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The ultimate first mechanical keyboard is just £61 on Amazon

A great deal on the (Akko) Horizon.

Akko is a brand that's made a bit of a name for themselves in the enthusiast mechanical keyboard space, as they make some some fantastic custom-style keyboards that cost far less than you'd expect. Their 3087 Horizon TKL keyboard is a shining example of this, offering high-quality components including PBT keycaps and a coloured chassis for just £61 for a TKL or £66 for a full-size 108-key board, representing a 20 percent markdown from their UK RRPs. These are also the board's first price drops on Amazon according to our records, making this even more of an enticing prospect.

There's no doubt these are good-looking boards, with a fetching blue and yellow colour scheme that Akko says is designed to offer a view similar to that of a rising sun over the sea, hence the 'Horizon' moniker. (If you prefer something a bit different, there are gorgeous 'Silent' and '9009 Retro' colourways available too.) That's reflected with the PBT keycaps that the 3087 features, which offer a better feel and significantly better durability than standard ABS keys.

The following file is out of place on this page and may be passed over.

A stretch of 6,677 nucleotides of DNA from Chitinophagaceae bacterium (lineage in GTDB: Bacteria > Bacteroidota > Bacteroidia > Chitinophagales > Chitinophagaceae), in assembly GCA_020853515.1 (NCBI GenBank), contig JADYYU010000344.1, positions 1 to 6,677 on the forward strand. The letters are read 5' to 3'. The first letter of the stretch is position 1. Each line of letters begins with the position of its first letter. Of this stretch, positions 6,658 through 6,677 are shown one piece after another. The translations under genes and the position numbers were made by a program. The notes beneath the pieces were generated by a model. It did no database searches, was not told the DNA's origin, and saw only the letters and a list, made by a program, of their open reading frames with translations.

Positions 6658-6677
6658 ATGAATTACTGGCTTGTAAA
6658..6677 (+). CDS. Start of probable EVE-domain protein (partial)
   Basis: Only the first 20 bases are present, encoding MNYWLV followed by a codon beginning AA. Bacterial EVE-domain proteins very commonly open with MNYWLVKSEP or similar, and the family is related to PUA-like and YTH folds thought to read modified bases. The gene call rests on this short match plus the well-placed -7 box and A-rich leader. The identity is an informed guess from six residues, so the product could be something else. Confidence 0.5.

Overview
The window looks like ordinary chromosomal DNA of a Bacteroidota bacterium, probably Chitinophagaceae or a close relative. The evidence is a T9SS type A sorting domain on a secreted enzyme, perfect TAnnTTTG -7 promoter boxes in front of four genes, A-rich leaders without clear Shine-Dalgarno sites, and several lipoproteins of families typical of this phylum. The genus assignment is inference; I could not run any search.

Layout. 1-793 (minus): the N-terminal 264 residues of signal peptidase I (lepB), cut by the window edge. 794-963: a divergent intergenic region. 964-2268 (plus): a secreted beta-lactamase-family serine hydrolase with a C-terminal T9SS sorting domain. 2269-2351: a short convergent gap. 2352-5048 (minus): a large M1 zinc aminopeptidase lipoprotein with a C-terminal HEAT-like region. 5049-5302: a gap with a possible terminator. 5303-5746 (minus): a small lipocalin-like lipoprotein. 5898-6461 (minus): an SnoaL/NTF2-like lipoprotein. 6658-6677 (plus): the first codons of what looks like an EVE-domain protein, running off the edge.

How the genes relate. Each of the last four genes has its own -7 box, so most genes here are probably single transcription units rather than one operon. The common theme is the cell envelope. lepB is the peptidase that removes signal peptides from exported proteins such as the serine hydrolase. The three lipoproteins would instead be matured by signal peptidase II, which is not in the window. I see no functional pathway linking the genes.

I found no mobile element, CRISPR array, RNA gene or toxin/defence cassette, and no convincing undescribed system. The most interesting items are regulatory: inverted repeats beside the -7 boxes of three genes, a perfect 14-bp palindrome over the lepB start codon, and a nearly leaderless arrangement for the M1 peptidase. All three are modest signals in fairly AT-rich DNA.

a rather fetching keyboard with a 'Giorgio Morandi' inspired colour palette.

As mentioned above, the keyboard also comes in either a full-size 108-key layout or a smaller Tenkeyless (TKL) 87-key layout that drops the numpad to provide more desk space and more comfortable ergonomics. Both boards adhere to the ANSI/US standard, making it significantly easier to find custom keycaps than for EU/ISO boards, and of course you still have access to British £ symbols and so on by pressing the usual keys. The full-size board even includes four extra keys above the numpad to allow for volume controls and quick access to the calculator.

Underneath its blue and yellow exterior, the 3087 features Akko's CS Rose Red switches. These, as the colour might suggest, are akin to MX Reds in terms of their light and snappy switch feeling, which means you should be able to write or game with ease. These switches are also relatively quiet for a mechanical keyboard, lacking a loud click or tactile bump, so they're a better bet than many alternatives for shared spaces. (If you prefer some tactility to your keyboards, a full-size Orange Tactile option is also available.)

Even if this isn't being marketed as a gaming keyboard, the light 45g weighting of the Rose switches also lends the 3087 to be a useful gaming candidate too. It also outperforms many gaming keyboards by recognising any number of keys pressed down at once - something that budget gaming boards still struggle with even in 2022.

If you so wish, you can also program macros on-the-fly with the 3087 to allow important functions to be at a finger's length.

All in all, these are incredible boards for the money, and based on our experiences with Akko's creations in the past we're happy to give them a warm DF recommendation.

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